Vaughn Entwistle has featured here before. I have read and enjoyed two of his books and in 2016 he agreed to an interview in my Author Strikes Back thread. My favourite of his books to date has been his 2015 publication “The Angel Of Highgate” which I described as a “splendid romp, fast-paced and very readable with extremely memorable characters”. The same description applies here in a very different feeling historical novel.
One of the most impressive aspects of this author’s work is that he writes with such great relish. I wasn’t sure whether an Elizabethan-set “Shakespearean Thriller” as this novel is described would perhaps be a little dry. I’d obviously forgotten his writing style because this certainly is a vibrant tale bringing history to life.
William Shakespeare is travelling with the rest of his acting troupe, the Lord Chamberlain’s Men to Marlborough because the London theatres have been closed down amidst cries of sedition. En-route they discover a corpse and an apparition in the woods and flee to a nearby inn.
Fast-forward to the present day and a first-person narrative from Harvey Braithwaite, recent owner at the now fairly down-at-heel ancient pub “The White Hart” who makes a discovery which could change his fortunes but threaten his life.
The Elizabethan characters have the bulk of the action and it is an explosive mix of murder, treason, religious persecution and a lust for life with underground passages, deception, disguise and sex having their part to play. Both sections are full of a bawdy energy. Braithwaite has a lot in common with these lusty Elizabethans- at time it can border on a “Carry On Film” script but here that works very well and Entwistle does not let the humour get in the way of him telling a good yarn and having it present in both parts of the narrative gives the whole thing balance and symmetry which I very much approve of.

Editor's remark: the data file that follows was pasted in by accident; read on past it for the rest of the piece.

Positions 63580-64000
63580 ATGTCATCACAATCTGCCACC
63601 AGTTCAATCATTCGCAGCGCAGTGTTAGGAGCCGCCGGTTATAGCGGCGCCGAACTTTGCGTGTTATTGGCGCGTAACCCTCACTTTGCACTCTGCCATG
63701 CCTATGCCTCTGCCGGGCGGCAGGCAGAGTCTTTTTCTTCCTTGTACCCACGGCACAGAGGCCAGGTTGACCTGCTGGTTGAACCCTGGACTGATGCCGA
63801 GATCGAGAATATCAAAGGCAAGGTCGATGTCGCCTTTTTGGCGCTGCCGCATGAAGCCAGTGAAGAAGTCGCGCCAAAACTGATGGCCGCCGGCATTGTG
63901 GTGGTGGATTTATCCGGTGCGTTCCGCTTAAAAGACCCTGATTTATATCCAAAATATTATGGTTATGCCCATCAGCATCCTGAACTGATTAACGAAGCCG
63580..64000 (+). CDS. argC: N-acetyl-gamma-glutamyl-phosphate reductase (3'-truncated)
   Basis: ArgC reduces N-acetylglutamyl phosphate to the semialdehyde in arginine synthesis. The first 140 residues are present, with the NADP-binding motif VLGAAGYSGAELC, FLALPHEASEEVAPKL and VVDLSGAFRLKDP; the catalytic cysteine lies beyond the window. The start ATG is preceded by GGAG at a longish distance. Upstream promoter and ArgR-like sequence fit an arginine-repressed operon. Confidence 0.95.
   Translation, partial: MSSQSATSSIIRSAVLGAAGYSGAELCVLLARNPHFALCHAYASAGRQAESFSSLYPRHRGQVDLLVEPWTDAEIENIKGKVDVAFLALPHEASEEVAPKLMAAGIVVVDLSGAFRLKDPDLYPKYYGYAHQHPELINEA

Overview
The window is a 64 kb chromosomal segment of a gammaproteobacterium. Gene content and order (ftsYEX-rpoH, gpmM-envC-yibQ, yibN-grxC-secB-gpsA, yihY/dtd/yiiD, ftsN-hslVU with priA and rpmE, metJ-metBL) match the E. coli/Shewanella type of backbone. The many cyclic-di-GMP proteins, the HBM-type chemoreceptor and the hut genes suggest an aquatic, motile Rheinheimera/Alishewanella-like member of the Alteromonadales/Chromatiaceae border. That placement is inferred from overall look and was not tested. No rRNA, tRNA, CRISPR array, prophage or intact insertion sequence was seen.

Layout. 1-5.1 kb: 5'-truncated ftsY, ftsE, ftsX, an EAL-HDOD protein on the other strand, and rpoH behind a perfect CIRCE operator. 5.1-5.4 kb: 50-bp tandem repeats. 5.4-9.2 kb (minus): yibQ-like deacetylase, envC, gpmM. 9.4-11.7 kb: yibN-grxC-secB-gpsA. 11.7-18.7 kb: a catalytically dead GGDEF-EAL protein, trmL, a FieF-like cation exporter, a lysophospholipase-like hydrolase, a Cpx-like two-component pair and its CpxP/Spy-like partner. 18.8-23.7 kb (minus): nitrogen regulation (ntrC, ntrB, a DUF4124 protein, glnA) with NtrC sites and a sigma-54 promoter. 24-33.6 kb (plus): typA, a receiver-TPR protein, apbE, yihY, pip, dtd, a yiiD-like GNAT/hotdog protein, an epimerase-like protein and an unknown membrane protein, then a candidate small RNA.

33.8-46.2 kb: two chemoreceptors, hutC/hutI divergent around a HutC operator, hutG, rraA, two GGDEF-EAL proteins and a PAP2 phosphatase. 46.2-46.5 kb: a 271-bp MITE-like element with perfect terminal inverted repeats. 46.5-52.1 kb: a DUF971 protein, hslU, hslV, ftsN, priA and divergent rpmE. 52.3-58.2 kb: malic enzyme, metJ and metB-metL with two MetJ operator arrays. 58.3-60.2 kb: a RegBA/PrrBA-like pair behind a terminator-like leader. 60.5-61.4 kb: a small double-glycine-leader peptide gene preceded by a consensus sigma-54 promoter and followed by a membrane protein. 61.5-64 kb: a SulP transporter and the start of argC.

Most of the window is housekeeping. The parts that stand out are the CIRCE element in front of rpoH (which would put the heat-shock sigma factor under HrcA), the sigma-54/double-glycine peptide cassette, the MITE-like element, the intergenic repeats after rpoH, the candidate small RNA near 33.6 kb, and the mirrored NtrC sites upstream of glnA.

The history is incorporated well, the author does not feel the need to bombard us with his research and in many ways it does not matter if he has veered away from historical fact as the energy wins the reader over. The title itself refers to a play controversially attributed to Shakespeare which also feels appropriate to the action here. I got a lot about the dangers of not towing the line, on an everyday basis, religion-wise through the characters of the Pursuivants hunting out Jesuits and the fear instilled by the Queen’s odious torturer Topcliffe, probably picking up more history on the way than in many more serious (dare I say drier) works.
Once again Vaughn Entwistle has given me a lot of enjoyment, there’s a good balance of darkness and light in a well-structured pacy tale which all in all leaves me to conclude he may have written his finest novel yet.
Double Falsehood was published by Masque Publishing in August 2020. For more about the author and his books visit https.//vaughnentwistle.com/